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Hoffmann, R. A wiki for the life sciences where authorship matters. Nature Genetics (2008)

Erythroblasts are a source of angiogenic factors.

In adult bone marrow, mature erythroblasts are produced within structures called erythroblastic islands and then cross the endothelial barrier to reach circulation. Erythroblastic islands are composed of a central macrophage surrounded by maturing erythroblasts. In this study, it is shown that erythroid cells, but not the other mature hematopoietic cells, coexpress 2 angiogenic factors, vascular endothelial growth factor A (VEGF-A) and placenta growth factor ( PlGF). Secretion of both VEGF-A and PlGF increases during in vitro erythroid differentiation. Erythroblast-conditioned medium can induce both migration of monocytes and endothelial cells and the permeability of endothelial cells. These effects are inhibited by anti- PlGF and/or anti-VEGF antibodies. Finally, it is shown that VEGF-A and PlGF proteins are expressed by bone marrow erythroblasts in vivo. Angiogenic factors secreted by erythroblasts may promote interactions either with macrophages in erythroblastic islands or with endothelial cells that would facilitate the passage of erythroid cells through the endothelial barrier. (Blood. 2001;97:1968-1974)[1]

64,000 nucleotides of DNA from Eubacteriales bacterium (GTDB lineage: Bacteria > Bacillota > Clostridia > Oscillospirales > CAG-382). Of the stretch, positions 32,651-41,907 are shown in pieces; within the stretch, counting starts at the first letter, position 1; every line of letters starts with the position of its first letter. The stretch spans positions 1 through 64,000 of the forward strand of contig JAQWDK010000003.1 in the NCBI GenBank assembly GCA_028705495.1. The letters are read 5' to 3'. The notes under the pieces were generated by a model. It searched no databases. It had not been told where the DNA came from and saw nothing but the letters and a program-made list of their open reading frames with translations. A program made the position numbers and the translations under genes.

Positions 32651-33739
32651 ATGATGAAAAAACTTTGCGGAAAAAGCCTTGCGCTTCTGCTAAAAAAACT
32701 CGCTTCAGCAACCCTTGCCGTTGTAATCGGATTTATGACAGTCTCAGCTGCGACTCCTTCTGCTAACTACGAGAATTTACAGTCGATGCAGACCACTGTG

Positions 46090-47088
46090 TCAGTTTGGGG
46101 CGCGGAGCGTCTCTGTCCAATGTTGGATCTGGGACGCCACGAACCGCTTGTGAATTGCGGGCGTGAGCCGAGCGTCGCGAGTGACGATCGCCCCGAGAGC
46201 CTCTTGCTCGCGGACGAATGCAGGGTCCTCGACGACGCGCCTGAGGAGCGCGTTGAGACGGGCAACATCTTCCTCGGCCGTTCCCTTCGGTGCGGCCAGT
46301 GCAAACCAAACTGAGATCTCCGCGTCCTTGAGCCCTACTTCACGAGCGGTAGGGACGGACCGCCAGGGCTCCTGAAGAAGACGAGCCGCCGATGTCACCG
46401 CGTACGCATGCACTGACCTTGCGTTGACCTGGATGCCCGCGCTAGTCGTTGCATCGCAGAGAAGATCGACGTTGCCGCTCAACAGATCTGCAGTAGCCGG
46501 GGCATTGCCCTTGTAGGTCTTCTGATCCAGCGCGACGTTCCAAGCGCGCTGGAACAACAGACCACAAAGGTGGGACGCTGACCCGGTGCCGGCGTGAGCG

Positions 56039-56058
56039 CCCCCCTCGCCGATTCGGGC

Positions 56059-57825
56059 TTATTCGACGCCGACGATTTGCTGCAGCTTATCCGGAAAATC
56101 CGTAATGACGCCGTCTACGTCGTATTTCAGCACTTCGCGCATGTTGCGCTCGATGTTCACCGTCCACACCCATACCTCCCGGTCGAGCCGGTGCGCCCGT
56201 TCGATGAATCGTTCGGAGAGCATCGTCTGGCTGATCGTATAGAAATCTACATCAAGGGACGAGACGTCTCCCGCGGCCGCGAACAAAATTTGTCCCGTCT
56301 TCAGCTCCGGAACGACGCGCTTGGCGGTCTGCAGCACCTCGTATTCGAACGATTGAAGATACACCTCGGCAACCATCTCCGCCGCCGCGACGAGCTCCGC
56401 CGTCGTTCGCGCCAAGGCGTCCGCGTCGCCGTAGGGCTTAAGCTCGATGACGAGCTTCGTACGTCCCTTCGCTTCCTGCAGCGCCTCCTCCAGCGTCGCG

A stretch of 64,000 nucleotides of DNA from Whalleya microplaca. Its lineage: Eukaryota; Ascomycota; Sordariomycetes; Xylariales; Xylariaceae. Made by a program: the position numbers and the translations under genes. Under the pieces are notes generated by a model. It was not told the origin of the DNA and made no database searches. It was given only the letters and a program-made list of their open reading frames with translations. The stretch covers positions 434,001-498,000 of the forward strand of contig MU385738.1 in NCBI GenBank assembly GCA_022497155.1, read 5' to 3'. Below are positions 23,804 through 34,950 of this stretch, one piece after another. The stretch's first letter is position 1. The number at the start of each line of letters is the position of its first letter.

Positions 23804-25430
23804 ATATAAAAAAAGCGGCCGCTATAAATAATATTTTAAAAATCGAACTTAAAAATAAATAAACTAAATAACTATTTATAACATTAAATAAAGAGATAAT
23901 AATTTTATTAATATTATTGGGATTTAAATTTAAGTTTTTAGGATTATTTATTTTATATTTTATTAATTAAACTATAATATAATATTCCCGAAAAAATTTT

1. Erythroblasts are a source of angiogenic factors. Tordjman, R., Delaire, S., Plouët, J., Ting, S., Gaulard, P., Fichelson, S., Roméo, P.H., Lemarchandel, V. Blood (2001) [Pubmed]
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